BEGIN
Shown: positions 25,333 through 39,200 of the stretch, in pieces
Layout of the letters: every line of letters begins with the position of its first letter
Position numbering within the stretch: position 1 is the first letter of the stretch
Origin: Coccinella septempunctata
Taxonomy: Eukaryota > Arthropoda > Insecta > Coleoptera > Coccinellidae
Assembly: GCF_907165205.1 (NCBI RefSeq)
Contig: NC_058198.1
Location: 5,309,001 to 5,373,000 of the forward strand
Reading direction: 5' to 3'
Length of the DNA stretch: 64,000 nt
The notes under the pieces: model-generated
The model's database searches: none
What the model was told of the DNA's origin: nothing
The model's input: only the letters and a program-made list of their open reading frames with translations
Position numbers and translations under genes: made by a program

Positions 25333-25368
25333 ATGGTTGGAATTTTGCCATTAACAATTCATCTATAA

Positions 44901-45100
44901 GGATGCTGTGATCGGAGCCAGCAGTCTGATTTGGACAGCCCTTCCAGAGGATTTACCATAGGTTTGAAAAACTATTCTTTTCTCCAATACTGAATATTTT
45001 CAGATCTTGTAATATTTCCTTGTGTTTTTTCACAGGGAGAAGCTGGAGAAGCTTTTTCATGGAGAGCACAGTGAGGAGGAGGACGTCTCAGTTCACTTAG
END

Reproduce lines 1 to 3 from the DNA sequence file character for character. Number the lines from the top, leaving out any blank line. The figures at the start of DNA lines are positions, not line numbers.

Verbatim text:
Shown: positions 25,333 through 39,200 of the stretch, in pieces
Layout of the letters: every line of letters begins with the position of its first letter
Position numbering within the stretch: position 1 is the first letter of the stretch